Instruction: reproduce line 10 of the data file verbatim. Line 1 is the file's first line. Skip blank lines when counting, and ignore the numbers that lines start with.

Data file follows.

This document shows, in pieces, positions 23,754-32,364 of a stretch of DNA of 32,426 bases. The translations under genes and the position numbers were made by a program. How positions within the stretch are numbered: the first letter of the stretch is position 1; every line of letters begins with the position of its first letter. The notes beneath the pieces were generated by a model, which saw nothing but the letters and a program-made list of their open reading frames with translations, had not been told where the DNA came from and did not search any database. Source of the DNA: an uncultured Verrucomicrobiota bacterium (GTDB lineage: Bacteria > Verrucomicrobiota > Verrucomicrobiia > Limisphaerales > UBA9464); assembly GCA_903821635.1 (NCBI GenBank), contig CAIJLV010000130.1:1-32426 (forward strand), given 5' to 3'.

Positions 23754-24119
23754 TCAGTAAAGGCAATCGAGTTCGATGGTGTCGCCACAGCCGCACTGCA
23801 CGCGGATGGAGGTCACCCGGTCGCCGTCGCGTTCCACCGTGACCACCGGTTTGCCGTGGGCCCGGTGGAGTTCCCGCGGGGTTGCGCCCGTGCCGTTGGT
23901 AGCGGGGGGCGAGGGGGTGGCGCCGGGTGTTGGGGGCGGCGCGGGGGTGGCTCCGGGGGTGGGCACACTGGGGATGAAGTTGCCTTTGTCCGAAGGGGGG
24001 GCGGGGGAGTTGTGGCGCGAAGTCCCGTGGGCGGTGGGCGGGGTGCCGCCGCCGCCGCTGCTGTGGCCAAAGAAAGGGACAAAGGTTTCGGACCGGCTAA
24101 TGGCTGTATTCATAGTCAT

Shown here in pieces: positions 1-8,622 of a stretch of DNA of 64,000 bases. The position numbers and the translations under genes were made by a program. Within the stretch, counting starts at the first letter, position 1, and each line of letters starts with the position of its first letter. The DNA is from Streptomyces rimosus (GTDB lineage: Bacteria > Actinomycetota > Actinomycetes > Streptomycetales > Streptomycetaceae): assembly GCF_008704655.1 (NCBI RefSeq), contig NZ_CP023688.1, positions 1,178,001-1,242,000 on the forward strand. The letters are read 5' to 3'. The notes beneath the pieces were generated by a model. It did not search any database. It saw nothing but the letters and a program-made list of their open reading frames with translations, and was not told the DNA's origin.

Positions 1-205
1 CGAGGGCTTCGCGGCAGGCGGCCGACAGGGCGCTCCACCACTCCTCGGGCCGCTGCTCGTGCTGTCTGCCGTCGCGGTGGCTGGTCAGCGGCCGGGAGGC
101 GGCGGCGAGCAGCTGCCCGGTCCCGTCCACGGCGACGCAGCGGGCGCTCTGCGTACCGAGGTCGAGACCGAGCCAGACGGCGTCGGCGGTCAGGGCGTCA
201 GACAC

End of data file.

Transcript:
1 CGAGGGCTTCGCGGCAGGCGGCCGACAGGGCGCTCCACCACTCCTCGGGCCGCTGCTCGTGCTGTCTGCCGTCGCGGTGGCTGGTCAGCGGCCGGGAGGC